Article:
File: index.html

And finally main entry point that contains all UI stuff here.

I’ve marked some more important line above. First we need to import the cs-interface-8.js file, which is the core to access Adobe CEP. Then some id’s and finally our pretty code in app.js.

So, let’s try it out!

The example presented above you can download as a ZIP from the link  com.pp.example_extension.zip

1. Content of the ZIP file to the folder (Windows OS), including the zipped folder:
C:\Users\[user_home_folder]\AppData\Roaming\Adobe\CEP\extensionsIf folder doesn’t exists create it. This is a place where Illustrator and other Adobe tools will search for extensions.
I don’t remember where to put unzipped folder on Mac, but try to find it on Adobe developers blog, it should be somewhere.

2. If you didn’t create any Adobe HTML extensions before probably you will need also to enable execution of non-certified plugins. In that case please download this registry key  enable_adobe_extensions.zip. This ZIP contains one reg file that will add missing entries in you registry. Don’t be afraid 🙂 just look into file to ensure what is it doing.

3. That should be all to make possible running our plugin in Illustrator. Let’s run Adobe Illustrator CC.

4. In the extensions menu you should get new extension.

 

Extension location in Illustrator menu

 

5. After running the extension you will see new window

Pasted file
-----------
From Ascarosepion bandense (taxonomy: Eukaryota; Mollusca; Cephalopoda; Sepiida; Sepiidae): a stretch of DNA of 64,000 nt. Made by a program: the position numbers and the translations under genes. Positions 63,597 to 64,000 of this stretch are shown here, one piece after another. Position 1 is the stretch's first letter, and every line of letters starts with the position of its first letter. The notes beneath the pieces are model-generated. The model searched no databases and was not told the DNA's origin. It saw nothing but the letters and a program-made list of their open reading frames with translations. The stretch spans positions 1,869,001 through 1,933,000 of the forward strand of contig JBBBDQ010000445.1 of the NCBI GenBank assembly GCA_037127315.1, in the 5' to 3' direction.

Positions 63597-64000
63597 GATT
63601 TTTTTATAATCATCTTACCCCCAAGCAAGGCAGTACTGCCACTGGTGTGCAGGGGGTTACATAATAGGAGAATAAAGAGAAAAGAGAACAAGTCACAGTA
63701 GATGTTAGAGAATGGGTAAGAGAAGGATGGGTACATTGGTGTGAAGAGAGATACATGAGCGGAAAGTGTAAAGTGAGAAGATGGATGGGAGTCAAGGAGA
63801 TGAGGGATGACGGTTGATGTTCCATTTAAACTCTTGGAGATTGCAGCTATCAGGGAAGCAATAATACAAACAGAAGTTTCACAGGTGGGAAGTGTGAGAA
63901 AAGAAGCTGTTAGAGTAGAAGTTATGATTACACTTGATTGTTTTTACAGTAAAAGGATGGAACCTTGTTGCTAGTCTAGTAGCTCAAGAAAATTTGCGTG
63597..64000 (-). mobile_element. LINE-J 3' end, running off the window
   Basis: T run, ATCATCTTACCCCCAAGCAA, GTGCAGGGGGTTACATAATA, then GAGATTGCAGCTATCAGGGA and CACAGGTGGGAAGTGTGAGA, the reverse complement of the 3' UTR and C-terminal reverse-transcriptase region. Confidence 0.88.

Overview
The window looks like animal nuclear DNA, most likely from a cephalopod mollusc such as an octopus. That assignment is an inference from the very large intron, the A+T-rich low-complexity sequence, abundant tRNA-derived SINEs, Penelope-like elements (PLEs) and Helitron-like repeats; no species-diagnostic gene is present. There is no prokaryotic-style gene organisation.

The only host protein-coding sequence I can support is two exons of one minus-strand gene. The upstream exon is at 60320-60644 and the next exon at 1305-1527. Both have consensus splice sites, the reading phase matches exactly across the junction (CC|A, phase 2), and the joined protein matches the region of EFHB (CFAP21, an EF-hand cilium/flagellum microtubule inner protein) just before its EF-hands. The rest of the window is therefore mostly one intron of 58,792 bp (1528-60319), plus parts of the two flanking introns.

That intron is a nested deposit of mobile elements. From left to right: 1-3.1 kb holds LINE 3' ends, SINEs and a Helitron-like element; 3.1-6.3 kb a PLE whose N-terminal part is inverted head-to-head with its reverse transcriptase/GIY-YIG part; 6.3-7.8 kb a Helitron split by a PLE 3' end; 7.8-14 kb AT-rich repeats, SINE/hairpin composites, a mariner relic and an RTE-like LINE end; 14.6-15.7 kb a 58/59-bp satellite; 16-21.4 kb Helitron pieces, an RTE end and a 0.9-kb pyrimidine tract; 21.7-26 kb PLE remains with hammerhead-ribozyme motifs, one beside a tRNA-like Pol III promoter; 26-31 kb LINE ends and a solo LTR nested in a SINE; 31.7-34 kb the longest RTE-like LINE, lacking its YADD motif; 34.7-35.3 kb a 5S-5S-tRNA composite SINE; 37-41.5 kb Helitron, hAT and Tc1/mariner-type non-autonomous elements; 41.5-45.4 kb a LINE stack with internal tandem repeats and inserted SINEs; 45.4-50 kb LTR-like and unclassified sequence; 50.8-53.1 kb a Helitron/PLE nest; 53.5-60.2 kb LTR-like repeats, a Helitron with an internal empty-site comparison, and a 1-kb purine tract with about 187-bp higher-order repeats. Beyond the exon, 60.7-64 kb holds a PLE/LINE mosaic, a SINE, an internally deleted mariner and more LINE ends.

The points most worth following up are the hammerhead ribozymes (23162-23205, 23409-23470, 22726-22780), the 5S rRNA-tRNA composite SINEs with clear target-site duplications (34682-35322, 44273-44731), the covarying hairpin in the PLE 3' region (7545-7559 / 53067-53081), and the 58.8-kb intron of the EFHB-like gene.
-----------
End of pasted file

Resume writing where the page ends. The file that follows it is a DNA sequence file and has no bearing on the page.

Working extension window

 

6. And to check the icon of the extension you can now collapse it to the small box

 

Extension boxed

 

7. We can now dock it in our toolbar

 

Extension docked in Illustrator toolbar

 

Theme and plugin listener

I’ve added two kind of icons to this plugin in gfx folder. Those icons has been registered also in manifest.xml file. This helps to show two types of our icons for darker theme and lighter. To check it let’s do following:

1. Open UI settings menu

 

Illustrator User Interface settings menu

 

2. Check different theme in the settings below

 

Theme changes in Illustrator

 

3. Try the first and last one and you will see that the extension icon has been changed to the one for light (normal) or dark theme

 

Light theme extension icon

 

Voilà! Seems like it is working.

Debugger time

After we know that the extension works, we can debug it via Chrome.

1. Open Chrome browser and go to URL: http://localhost:7777, you should see something like this

 

CEP extension debugging

 

2. Next step click the link with your extension name, here “My Extension”

 

CEP extension debugging (Chrome Dev Tools)

3. Now you are able to fully debug you Adobe extension

Active debugging session of CEB extension (Chrome Dev Tools)

 

Hope it helps somehow, feel free to comment and add something.

Downloads